Tcl_NewBooleanObj creates a new Tcl_Obj, stores the boolean value boolValue in it, and returns a pointer to the new Tcl_Obj. The new Tcl_Obj has reference count of zero.
Tcl_SetBooleanObj accepts objPtr, a pointer to an existing Tcl_Obj, and stores in the Tcl_Obj *objPtr the boolean value boolValue. This is a write operation on *objPtr, so objPtr must be unshared. Attempts to write to a shared Tcl_Obj will panic. A successful write of boolValue into *objPtr implies the freeing of any former value stored in *objPtr.
Tcl_GetBooleanFromObj attempts to retrieve a boolean value from the value stored in *objPtr. If objPtr holds a string value recognized by Tcl_GetBoolean, then the recognized boolean value is written at the address given by boolPtr. If objPtr holds any value recognized as a number by Tcl, then if that value is zero a 0 is written at the address given by boolPtr and if that value is non-zero a 1 is written at the address given by boolPtr. In all cases where a value is written at the address given by boolPtr, Tcl_GetBooleanFromObj returns TCL_OK. If the value of objPtr does not meet any of the conditions above, then TCL_ERROR is returned and an error message is left in the interpreter's result unless interp is NULL. Tcl_GetBooleanFromObj may also make changes to the internal fields of *objPtr so that future calls to Tcl_GetBooleanFromObj on the same objPtr can be performed more efficiently.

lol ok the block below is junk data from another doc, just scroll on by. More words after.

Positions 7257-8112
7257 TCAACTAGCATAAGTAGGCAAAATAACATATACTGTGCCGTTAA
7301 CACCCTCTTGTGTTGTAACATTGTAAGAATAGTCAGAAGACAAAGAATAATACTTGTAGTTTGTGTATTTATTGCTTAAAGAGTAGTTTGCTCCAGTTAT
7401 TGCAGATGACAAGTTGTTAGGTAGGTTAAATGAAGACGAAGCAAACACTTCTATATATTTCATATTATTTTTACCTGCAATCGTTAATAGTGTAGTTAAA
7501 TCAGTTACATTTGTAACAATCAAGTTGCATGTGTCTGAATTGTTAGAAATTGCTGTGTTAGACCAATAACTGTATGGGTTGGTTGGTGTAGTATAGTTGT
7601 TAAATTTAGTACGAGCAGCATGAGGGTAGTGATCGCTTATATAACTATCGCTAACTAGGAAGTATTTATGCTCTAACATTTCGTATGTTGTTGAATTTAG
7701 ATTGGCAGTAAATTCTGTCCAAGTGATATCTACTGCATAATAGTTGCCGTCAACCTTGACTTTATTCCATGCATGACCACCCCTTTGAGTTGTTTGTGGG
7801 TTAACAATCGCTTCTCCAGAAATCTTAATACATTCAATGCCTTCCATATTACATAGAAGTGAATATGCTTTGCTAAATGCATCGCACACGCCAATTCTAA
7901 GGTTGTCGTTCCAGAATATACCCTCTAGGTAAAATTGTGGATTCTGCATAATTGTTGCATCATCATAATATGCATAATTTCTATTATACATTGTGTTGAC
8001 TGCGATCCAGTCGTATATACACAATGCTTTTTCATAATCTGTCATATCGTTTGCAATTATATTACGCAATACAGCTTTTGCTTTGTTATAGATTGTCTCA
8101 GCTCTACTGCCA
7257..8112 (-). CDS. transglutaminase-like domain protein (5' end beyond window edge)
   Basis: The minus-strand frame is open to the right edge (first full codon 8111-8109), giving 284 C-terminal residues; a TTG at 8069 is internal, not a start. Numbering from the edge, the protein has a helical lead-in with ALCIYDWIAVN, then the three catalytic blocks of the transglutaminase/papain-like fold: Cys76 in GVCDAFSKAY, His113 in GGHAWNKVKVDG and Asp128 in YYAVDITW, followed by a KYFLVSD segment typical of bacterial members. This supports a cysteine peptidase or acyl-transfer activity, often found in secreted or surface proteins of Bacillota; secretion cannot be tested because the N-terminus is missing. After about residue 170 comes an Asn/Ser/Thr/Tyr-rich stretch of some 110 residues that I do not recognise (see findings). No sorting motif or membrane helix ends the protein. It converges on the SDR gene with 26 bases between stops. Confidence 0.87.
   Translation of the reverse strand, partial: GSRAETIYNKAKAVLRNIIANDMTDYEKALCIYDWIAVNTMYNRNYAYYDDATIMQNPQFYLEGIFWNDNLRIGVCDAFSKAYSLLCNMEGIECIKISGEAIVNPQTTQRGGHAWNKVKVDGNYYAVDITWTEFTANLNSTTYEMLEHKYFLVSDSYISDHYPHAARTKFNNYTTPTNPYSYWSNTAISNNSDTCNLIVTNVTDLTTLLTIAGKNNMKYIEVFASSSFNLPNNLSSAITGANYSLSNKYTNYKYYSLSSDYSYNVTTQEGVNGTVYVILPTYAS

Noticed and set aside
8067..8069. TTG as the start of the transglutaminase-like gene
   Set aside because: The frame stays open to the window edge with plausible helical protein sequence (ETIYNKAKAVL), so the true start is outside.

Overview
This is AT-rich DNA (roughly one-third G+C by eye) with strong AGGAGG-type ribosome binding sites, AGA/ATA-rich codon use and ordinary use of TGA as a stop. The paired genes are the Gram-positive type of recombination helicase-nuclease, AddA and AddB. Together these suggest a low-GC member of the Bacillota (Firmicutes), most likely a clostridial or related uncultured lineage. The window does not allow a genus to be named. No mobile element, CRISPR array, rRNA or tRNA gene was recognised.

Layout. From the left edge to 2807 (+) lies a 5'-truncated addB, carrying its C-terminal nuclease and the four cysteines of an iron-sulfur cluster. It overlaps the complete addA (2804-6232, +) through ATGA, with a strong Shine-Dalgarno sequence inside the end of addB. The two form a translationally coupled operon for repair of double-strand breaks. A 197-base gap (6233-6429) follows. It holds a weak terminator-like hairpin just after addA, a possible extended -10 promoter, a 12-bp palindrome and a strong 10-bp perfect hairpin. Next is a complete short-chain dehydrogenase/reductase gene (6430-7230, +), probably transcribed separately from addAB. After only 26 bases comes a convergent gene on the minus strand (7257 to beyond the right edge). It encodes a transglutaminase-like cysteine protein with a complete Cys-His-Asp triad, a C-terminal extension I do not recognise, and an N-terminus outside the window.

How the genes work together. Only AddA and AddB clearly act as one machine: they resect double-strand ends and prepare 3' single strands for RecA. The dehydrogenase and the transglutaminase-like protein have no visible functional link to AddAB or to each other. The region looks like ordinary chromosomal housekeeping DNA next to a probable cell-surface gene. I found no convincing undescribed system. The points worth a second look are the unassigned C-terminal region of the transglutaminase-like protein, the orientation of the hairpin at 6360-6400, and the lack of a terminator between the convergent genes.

Note that the routines Tcl_GetBooleanFromObj and Tcl_GetBoolean are not functional equivalents. The set of values for which Tcl_GetBooleanFromObj will return TCL_OK is strictly larger than the set of values for which Tcl_GetBoolean will do the same. For example, the value “5” passed to Tcl_GetBooleanFromObj will lead to a TCL_OK return (and the boolean value 1), while the same value passed to Tcl_GetBoolean will lead to a TCL_ERROR return.